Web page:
After Episcopal

Jonathan Beane '88

He knew he would go far—he just didn't know where. But someone in his life did.
"When I graduated from Episcopal, I did not think I would be doing this kind of work,” says Jonathan Beane '88.

Jonathan is the Senior Vice President of Global Diversity and Inclusion at 21st Century Fox. Decades before he got there, he recalls his mom presenting him with a gift on his graduation day. While he was expecting clothes or a video game, instead he received a fancy pen, engraved with the words ‘Jon Beane, JD-MBA.’ “I knew what a JD was, but I didn’t know what an MBA was. She told me, ‘I think this is something you can achieve.’”

After graduating with a history degree from Dartmouth College, Jonathan set his sights on law school. He sought advice from lawyers he knew, asking them what they might have done differently. “About 30 percent of them said, ‘Man, I wish I had gotten another degree.’” They were lawyers running their own practices and managing people – things they needed to know for the job but didn’t learn in law school. Jonathan took their advice to heart and applied for MBA programs as well. He graduated from SUNY Buffalo with a JD and MBA, before earning his Masters of Law degree in taxation at Georgetown University.

He practiced transactional law for a short period, and then transitioned to working in what was then a growing field: diversity. “It was just 10 years ago that diversity and inclusion played a very small role in business,” Jonathan says. Today, he adds, people have a natural expectation of diversity. “All types of industries understand that they have to change. The demographics of this country and of the world are changing at a rapid pace, and if these industries don’t adjust, they’re going to be left behind.”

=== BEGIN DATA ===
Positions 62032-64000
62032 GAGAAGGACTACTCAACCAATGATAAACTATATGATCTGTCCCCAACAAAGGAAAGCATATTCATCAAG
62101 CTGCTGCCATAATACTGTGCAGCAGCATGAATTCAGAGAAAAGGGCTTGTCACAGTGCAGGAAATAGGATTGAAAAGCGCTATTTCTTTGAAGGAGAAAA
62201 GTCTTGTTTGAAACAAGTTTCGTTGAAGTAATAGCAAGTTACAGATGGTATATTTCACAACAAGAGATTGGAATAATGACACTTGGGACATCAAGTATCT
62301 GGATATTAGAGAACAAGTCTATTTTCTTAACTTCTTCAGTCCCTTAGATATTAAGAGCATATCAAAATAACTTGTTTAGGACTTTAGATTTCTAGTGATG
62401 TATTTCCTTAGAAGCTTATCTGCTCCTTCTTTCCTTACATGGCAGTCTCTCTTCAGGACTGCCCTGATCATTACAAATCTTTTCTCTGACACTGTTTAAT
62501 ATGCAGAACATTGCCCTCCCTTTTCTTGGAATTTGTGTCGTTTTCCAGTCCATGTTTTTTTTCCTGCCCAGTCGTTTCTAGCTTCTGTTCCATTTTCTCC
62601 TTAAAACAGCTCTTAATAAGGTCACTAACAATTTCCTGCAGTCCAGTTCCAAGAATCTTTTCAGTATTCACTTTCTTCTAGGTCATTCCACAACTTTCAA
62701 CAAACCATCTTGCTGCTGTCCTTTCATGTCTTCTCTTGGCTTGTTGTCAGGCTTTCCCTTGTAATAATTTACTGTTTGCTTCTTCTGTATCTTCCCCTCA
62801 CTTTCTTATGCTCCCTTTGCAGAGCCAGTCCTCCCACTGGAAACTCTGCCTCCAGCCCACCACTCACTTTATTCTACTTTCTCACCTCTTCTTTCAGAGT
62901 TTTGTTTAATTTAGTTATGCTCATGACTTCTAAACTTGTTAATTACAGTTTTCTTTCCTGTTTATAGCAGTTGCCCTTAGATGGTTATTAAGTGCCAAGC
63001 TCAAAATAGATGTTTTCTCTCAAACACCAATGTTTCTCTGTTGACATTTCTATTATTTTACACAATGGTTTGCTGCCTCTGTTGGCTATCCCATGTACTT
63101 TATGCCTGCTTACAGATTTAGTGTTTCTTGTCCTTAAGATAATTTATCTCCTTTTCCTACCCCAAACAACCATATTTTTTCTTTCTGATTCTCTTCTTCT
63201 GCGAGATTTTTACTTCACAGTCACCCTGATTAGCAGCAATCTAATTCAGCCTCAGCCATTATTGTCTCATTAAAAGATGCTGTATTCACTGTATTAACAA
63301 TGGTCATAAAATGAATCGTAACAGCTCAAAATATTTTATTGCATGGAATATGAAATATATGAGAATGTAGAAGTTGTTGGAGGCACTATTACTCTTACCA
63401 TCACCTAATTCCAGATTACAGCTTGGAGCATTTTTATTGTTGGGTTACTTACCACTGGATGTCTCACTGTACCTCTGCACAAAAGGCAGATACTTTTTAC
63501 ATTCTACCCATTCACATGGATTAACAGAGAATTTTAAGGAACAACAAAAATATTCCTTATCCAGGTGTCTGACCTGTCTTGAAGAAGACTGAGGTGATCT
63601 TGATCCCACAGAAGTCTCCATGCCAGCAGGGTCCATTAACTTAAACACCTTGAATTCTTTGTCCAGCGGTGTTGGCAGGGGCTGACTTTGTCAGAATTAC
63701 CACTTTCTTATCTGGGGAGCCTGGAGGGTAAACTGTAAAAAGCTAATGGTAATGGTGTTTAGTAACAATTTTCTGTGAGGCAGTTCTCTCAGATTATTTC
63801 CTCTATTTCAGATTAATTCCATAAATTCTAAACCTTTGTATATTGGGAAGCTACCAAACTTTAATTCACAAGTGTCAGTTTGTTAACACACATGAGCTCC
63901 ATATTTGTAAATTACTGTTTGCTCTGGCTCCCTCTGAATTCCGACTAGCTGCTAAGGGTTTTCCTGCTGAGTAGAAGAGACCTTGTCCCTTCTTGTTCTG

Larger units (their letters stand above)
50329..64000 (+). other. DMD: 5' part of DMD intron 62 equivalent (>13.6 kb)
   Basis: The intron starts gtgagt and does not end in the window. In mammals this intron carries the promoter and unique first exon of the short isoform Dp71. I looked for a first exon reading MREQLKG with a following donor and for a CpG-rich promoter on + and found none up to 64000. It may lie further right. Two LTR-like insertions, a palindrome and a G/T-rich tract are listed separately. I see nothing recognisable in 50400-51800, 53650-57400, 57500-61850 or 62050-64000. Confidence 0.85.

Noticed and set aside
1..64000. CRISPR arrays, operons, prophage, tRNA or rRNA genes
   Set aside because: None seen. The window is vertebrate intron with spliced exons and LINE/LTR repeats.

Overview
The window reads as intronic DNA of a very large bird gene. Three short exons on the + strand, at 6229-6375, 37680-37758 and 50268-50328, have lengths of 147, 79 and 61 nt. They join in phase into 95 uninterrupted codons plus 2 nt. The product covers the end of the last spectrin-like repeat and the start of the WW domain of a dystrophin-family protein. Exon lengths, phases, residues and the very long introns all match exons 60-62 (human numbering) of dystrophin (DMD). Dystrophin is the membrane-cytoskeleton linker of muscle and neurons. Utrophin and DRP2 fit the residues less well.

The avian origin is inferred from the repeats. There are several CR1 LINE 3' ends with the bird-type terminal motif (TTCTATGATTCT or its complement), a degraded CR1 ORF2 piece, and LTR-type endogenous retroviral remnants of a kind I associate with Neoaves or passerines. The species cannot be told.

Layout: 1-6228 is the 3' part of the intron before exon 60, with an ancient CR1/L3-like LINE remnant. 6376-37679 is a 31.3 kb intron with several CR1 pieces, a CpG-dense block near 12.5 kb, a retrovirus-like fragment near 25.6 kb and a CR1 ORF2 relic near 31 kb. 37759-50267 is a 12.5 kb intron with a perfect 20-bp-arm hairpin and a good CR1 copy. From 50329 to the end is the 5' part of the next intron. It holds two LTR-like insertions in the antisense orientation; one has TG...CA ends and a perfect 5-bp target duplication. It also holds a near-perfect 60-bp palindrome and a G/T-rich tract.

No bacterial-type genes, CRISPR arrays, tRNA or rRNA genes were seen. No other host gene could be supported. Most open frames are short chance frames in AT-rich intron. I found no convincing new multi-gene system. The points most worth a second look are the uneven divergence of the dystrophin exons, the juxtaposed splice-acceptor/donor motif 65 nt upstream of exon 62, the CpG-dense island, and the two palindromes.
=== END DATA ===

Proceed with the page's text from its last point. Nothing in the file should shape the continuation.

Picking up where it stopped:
Even before studying history in college, Jonathan was a self-pro- claimed history buff, quoting Bob Marley: “If you don’t know your past, you don’t know your future.” In the mid-1980s, he was one of a handful of African-American students in Episcopal’s all-male student body, and he was curious about the School’s past. One way he would connect with that past was by perusing old yearbooks in Bryan Library.

“I saw this one yearbook that had a couple African-American men. I knew integration had happened, but I realized that this had to have been the beginning,” Jonathan says. The yearbook was from 1973 – just five years after the school enrolled the first African-American students. “I was looking at this guy and he had a big Afro and was wearing jeans. I remember thinking, ‘Hey, this guy looks like me.’”

That student was Tony Chase ’73, who was both the Chair of the Honor Committee and a Senior Monitor. “That’s a really big deal. You have to have the true respect of your peers. I was fasci- nated by Tony.” Seeing himself in the boys who had gone before him gave Jonathan a sense of admiration and validation. He found something he didn’t know he had been looking for: a blueprint.

Last summer, more than 30 years after he was inspired by theWhispers photo, Jonathan had the chance to meet Tony. Tony told Jonathan that what motivated him to succeed at EHS was seeing himself in those who had come before him. “I was inspired by Tony, and he was talking about being inspired by other influen- tial people at Episcopal, including Regi Burns ’72. He had them to lean on as I had him to lean on, even though he wasn’t necessarily there in person.” Jonathan acknowledges that his time at Episcopal shaped him tremendously and prepared him for his future. “One of the proudest moments I’ve ever had was when Headmaster Sandy Ainslie recognized me with the award for the student that most represents the ideals of Episcopal. That was such an honor to me. I really tried to live those ideals. Even now, I get emotional remem- bering it. I came out of Episcopal as well-rounded as I could be as an 18-year-old kid. I can’t thank the School enough."